In this short post I will show you how to unit test EventEmitters in Angular

The classic use case for EventEmitter is to trigger a custom event from a component and propagate the event up to the consumer of the component – most likely another component. It's essentially a common pattern for inter component communication.

I have created a simple example to help illustrate the scenario.

import {Component, Output, EventEmitter} from 'angular2/core'; @Component({ selector:'child', template:`<button (click)="sayHello()">Greet</button>` }) export class Child{ @Output() greeting = new EventEmitter(); sayHello(){ this.greeting.emit({greeting:'hello'}); } } @Component({ selector:'parent', template:`<child (greeting)="onGreeting($event)"></child>` }) export class Parent{ onGreeting(e){ console.log(e); } }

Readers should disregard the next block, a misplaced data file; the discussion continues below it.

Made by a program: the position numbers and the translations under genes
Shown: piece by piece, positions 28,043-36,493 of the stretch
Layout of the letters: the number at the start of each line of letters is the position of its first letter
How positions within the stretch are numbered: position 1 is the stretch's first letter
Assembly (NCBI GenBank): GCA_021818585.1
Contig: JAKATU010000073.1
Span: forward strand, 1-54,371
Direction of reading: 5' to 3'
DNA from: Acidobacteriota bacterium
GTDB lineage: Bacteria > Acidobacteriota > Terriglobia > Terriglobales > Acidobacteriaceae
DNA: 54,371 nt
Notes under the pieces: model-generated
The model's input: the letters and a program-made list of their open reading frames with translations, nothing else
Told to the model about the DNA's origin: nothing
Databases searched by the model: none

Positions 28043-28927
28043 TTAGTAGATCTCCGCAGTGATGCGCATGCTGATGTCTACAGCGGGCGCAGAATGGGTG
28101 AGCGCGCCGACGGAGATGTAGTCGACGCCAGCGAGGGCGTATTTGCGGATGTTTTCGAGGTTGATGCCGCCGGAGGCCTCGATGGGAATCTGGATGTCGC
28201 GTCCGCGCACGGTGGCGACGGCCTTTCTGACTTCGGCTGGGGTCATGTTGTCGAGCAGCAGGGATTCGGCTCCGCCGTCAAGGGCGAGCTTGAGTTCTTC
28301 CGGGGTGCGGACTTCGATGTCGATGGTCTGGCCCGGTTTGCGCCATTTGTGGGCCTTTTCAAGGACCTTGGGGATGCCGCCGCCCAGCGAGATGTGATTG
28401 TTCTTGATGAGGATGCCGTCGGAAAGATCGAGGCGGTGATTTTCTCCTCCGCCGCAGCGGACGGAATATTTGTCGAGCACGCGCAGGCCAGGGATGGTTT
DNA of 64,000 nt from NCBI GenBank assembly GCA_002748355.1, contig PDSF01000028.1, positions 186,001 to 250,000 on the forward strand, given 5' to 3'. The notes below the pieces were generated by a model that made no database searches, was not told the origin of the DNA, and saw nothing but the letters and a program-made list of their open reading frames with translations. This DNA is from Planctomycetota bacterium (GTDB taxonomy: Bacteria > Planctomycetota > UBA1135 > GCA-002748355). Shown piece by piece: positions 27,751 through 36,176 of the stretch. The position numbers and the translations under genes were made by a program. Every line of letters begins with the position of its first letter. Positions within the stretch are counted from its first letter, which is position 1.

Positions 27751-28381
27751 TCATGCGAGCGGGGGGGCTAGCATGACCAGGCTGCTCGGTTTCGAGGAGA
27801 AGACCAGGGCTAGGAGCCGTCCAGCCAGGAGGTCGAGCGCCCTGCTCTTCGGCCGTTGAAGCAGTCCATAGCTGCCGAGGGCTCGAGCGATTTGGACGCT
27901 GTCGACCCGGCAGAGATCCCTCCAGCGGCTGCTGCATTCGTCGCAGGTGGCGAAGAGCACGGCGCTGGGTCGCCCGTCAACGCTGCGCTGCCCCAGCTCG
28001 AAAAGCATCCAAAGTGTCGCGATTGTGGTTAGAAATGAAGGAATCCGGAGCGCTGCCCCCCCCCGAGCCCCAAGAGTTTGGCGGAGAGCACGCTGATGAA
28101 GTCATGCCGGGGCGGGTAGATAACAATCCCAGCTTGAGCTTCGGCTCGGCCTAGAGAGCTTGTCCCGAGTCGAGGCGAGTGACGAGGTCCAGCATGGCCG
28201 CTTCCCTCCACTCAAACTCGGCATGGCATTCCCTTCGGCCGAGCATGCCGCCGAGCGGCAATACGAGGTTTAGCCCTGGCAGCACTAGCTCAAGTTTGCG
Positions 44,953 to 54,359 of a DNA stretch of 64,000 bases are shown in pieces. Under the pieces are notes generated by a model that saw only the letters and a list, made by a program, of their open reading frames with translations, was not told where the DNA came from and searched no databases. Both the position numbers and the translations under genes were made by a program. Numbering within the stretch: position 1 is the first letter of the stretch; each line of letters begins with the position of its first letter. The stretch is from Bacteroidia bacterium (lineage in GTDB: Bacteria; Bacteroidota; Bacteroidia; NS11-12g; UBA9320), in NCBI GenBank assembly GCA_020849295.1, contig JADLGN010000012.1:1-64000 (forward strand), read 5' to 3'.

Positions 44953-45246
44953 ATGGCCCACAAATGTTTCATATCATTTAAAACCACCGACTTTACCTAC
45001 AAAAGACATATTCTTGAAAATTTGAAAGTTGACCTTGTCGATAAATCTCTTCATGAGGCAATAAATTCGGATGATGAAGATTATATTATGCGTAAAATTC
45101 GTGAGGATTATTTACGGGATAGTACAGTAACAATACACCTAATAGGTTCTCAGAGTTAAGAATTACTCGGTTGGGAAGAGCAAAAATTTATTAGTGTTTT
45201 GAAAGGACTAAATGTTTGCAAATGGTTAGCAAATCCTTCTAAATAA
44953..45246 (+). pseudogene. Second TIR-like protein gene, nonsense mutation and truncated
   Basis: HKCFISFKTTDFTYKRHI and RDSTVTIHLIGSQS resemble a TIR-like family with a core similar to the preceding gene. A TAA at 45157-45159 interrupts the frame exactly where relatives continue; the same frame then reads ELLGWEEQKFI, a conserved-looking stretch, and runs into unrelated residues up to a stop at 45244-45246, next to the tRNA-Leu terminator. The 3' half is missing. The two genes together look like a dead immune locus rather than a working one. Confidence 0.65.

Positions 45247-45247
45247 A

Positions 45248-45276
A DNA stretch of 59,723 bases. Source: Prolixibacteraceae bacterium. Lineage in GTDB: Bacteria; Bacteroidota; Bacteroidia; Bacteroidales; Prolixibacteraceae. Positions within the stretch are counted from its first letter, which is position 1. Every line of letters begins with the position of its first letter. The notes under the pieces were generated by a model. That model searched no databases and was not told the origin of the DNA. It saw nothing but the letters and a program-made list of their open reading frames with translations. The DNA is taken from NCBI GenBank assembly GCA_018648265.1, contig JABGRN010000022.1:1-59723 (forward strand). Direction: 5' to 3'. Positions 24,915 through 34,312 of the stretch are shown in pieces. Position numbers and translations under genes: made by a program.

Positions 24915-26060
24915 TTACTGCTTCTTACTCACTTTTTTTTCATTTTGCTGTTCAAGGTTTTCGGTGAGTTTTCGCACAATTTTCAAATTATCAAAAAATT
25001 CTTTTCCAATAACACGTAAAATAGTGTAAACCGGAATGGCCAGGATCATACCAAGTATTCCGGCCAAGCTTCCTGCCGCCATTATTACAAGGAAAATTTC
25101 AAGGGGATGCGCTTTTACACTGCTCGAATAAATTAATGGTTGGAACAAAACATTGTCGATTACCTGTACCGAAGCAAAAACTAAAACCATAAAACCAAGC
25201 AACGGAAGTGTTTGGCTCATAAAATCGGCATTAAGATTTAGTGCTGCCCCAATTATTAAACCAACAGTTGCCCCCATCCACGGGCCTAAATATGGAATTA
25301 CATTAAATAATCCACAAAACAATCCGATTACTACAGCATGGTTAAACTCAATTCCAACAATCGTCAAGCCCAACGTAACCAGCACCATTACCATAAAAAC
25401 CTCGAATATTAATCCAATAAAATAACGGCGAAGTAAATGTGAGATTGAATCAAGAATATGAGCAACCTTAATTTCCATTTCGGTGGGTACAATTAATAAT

When the user clicks the button in the child component, a custom greeting event is dispatched. In the parent component we are trapping this event and printing the greeting to the console.

The functionality is simple enough, but how can we unit test that the greeting event actually fired? It turns out that we can take advantage of the fact that EventEmitter is an RxJs Subject in disguise. This means we can simply subscribe to EventEmitter events – directly from the test.

In the test below you will see how to wire up assertions on the expected events.

import {describe,expect,it} from 'angular2/testing'; import {Child} from './event-emitter'; export function main() { describe('Greeting Component', () => { it('should emit greeting event', (done) => { let child = new Child(); child.greeting.subscribe(g => { expect(g).toEqual({greeting:'hello'}); done(); }); child.sayHello(); }); }); }

I am using the done() parameter here, but it is strictly not necessary with the current implementation. However, I like to add it as a safeguard to guarantee that the test won't exit before the event subscription completes.